Tuesday, May 4, 2010
While in NY last month I visited the MOMA and was captivated by the show entitled
"The Artist Is Present."
Marina Abramovic has been a performance artist for over 30 years and is tauted to be the "Grandmother of Performance Art" I think this moniker is apropos. The main piece in the show, where she sits at a table bare of anything and stares at willing participants that take a seat across from her as long as they can withstand, coincides with a retrospective on her art that spans 4 decades and is a passionate display of the artists life's work. One piece she replicated using nude models, where she and her husband once stood, serving as a walkway in which the patron has to pass through two naked bodies standing 4 inches apart serves as the central confrontational piece of the show. I walked around the nude couple,, but once on the other side knew I was missing something, she intended to get the viewer involved to feel the confrontation, to be part of the art. So I went back. The feeling that came over me as I walked through the couple was mixed with embarrassment and giddiness and fear of invading someones space. As you pass through them on the other side is a video playing of the piece Marina and her ex husband/partner Uley did in the 1970's and it was fascinating to observe how many people faced the woman and not the man, how many people were laughing and almost everyone had a smile on their face. Like as if they were children who had just gotten away with something bad.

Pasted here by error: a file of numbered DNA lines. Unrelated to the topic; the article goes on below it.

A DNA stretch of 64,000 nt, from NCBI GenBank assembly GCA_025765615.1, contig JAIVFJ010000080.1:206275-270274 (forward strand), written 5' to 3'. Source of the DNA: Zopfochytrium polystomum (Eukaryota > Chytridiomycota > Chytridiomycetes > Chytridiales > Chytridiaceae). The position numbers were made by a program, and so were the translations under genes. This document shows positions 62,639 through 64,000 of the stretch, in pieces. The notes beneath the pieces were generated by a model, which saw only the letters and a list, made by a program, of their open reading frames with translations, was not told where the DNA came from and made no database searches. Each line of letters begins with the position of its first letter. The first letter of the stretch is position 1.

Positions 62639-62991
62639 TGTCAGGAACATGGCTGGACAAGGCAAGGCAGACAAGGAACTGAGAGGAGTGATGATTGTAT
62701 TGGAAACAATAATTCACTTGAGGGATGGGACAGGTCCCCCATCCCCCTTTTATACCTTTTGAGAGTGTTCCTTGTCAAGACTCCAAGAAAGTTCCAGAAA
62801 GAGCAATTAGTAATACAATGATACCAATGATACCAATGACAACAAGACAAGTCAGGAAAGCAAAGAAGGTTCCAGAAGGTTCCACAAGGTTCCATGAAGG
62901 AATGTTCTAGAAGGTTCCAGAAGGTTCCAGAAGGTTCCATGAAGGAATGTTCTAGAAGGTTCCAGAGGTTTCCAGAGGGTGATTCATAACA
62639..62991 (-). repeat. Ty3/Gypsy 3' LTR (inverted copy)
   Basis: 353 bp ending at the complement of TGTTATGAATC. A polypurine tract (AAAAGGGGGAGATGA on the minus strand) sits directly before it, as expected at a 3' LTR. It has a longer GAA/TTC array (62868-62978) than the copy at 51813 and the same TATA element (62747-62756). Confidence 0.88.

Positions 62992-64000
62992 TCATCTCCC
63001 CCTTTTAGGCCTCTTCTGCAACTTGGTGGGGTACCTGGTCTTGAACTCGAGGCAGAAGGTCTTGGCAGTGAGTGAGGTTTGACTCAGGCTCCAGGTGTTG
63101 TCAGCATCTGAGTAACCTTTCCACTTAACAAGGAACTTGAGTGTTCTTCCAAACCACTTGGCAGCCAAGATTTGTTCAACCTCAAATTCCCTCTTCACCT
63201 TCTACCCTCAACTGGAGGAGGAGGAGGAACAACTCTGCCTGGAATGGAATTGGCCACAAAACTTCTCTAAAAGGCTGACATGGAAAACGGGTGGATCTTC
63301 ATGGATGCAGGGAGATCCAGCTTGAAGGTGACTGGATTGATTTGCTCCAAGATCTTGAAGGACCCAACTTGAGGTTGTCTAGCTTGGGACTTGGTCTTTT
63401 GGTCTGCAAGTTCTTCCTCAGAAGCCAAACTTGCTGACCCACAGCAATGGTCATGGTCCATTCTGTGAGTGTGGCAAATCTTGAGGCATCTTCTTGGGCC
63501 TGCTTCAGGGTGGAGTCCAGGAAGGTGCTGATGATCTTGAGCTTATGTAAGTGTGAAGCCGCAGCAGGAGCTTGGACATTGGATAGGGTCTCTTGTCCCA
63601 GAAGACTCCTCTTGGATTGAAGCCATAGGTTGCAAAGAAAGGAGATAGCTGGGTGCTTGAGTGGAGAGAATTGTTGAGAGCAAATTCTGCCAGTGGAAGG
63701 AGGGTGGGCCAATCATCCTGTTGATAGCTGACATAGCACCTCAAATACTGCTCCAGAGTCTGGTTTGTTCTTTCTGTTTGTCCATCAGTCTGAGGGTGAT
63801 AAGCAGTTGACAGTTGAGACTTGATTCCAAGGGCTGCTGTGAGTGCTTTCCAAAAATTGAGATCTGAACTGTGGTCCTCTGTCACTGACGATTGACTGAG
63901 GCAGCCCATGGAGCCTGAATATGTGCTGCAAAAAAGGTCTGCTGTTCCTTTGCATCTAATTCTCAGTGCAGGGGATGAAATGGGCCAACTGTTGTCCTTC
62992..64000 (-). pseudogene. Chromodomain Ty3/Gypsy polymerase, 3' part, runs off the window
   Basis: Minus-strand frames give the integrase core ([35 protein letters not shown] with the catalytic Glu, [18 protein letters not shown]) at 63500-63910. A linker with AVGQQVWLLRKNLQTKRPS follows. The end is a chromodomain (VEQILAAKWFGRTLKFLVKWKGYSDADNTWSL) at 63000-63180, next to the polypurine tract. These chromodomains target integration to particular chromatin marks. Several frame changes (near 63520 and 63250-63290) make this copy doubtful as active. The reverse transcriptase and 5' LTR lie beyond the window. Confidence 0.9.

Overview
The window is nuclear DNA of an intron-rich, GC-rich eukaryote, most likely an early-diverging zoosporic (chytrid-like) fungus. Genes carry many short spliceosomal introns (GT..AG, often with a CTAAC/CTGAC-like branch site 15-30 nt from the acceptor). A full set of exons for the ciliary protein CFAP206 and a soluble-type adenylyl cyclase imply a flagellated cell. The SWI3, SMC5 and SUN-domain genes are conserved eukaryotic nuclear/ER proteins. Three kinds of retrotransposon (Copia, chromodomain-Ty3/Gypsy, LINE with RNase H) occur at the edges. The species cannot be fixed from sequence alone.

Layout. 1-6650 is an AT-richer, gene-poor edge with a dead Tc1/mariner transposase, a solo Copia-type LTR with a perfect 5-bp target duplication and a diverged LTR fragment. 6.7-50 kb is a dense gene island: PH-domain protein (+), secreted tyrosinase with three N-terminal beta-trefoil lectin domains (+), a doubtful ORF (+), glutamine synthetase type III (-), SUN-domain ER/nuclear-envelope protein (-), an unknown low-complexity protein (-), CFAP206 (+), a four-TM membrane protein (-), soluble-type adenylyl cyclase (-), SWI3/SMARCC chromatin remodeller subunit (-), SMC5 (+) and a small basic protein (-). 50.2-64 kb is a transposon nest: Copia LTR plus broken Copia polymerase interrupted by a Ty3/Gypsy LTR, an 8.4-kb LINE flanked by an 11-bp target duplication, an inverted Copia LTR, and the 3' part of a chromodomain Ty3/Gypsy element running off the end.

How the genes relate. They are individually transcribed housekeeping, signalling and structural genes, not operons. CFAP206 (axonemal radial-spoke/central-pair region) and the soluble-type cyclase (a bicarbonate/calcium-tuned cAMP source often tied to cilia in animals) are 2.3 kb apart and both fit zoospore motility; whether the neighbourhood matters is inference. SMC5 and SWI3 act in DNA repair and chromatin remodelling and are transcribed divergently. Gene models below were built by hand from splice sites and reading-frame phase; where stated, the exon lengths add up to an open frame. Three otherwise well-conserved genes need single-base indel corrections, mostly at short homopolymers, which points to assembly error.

There was a definite transference when passing through the nude bodies. In her work, Marina Abromovic set out to see if she could change the energy frequency and shift something intrinsically in people. In such a meditative state as these models must be in I can't help but think this is true. It makes me wonder what they were contemplating, or were they perhaps sending a brainwave or thought to each person as they passed through? As I braved myself to walk through the two bodies that stood before me like gates, I decided I would face the man, but went very quickly through and could not find it in me to make eye contact. Maybe that is a part of the piece as well, to ponder what makes us uncomfortable. Can you allow yourself to be part of it or only an observer passing through?